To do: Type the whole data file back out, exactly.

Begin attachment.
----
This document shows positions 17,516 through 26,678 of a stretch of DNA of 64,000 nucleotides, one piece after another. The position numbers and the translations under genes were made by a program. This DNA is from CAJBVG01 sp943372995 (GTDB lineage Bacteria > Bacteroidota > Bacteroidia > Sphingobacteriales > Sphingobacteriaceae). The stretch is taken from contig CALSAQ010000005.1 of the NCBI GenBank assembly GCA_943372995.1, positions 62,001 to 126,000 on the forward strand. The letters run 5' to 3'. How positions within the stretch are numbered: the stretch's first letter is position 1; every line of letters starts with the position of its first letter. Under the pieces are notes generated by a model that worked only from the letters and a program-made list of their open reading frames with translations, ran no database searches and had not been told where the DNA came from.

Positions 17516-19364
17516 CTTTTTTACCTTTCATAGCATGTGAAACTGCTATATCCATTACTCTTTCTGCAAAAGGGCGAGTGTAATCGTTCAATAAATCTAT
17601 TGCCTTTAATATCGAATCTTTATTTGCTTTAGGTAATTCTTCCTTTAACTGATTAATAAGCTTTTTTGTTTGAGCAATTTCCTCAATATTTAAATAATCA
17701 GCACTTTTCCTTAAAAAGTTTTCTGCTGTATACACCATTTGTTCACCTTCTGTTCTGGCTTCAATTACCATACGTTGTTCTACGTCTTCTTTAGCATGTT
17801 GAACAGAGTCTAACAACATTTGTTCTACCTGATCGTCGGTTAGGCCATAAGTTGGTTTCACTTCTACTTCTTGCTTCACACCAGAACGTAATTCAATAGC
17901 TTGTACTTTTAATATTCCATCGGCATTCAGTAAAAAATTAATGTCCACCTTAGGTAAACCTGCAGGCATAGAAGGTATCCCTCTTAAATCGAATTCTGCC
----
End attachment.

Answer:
This document shows positions 17,516 through 26,678 of a stretch of DNA of 64,000 nucleotides, one piece after another. The position numbers and the translations under genes were made by a program. This DNA is from CAJBVG01 sp943372995 (GTDB lineage Bacteria > Bacteroidota > Bacteroidia > Sphingobacteriales > Sphingobacteriaceae). The stretch is taken from contig CALSAQ010000005.1 of the NCBI GenBank assembly GCA_943372995.1, positions 62,001 to 126,000 on the forward strand. The letters run 5' to 3'. How positions within the stretch are numbered: the stretch's first letter is position 1; every line of letters starts with the position of its first letter. Under the pieces are notes generated by a model that worked only from the letters and a program-made list of their open reading frames with translations, ran no database searches and had not been told where the DNA came from.

Positions 17516-19364
17516 CTTTTTTACCTTTCATAGCATGTGAAACTGCTATATCCATTACTCTTTCTGCAAAAGGGCGAGTGTAATCGTTCAATAAATCTAT
17601 TGCCTTTAATATCGAATCTTTATTTGCTTTAGGTAATTCTTCCTTTAACTGATTAATAAGCTTTTTTGTTTGAGCAATTTCCTCAATATTTAAATAATCA
17701 GCACTTTTCCTTAAAAAGTTTTCTGCTGTATACACCATTTGTTCACCTTCTGTTCTGGCTTCAATTACCATACGTTGTTCTACGTCTTCTTTAGCATGTT
17801 GAACAGAGTCTAACAACATTTGTTCTACCTGATCGTCGGTTAGGCCATAAGTTGGTTTCACTTCTACTTCTTGCTTCACACCAGAACGTAATTCAATAGC
17901 TTGTACTTTTAATATTCCATCGGCATTCAGTAAAAAATTAATGTCCACCTTAGGTAAACCTGCAGGCATAGAAGGTATCCCTCTTAAATCGAATTCTGCC